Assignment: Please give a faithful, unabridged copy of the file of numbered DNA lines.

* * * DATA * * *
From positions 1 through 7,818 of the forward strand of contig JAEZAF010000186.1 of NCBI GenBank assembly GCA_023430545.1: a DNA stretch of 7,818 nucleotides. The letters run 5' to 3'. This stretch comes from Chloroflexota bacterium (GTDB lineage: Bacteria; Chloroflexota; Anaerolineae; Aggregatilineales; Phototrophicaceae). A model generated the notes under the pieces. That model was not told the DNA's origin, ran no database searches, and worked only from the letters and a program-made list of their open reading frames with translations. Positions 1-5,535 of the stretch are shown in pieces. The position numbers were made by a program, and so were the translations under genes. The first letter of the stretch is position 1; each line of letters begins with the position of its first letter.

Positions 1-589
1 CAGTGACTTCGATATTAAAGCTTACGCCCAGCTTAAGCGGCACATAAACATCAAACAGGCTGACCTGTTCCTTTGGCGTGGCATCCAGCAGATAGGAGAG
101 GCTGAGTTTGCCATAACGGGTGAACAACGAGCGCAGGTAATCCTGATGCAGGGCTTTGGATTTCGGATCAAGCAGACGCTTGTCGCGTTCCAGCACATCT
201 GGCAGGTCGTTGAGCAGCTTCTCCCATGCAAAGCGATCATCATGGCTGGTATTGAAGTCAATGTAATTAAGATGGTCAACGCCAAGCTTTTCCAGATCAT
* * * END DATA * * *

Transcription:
From positions 1 through 7,818 of the forward strand of contig JAEZAF010000186.1 of NCBI GenBank assembly GCA_023430545.1: a DNA stretch of 7,818 nucleotides. The letters run 5' to 3'. This stretch comes from Chloroflexota bacterium (GTDB lineage: Bacteria; Chloroflexota; Anaerolineae; Aggregatilineales; Phototrophicaceae). A model generated the notes under the pieces. That model was not told the DNA's origin, ran no database searches, and worked only from the letters and a program-made list of their open reading frames with translations. Positions 1-5,535 of the stretch are shown in pieces. The position numbers were made by a program, and so were the translations under genes. The first letter of the stretch is position 1; each line of letters begins with the position of its first letter.

Positions 1-589
1 CAGTGACTTCGATATTAAAGCTTACGCCCAGCTTAAGCGGCACATAAACATCAAACAGGCTGACCTGTTCCTTTGGCGTGGCATCCAGCAGATAGGAGAG
101 GCTGAGTTTGCCATAACGGGTGAACAACGAGCGCAGGTAATCCTGATGCAGGGCTTTGGATTTCGGATCAAGCAGACGCTTGTCGCGTTCCAGCACATCT
201 GGCAGGTCGTTGAGCAGCTTCTCCCATGCAAAGCGATCATCATGGCTGGTATTGAAGTCAATGTAATTAAGATGGTCAACGCCAAGCTTTTCCAGATCAT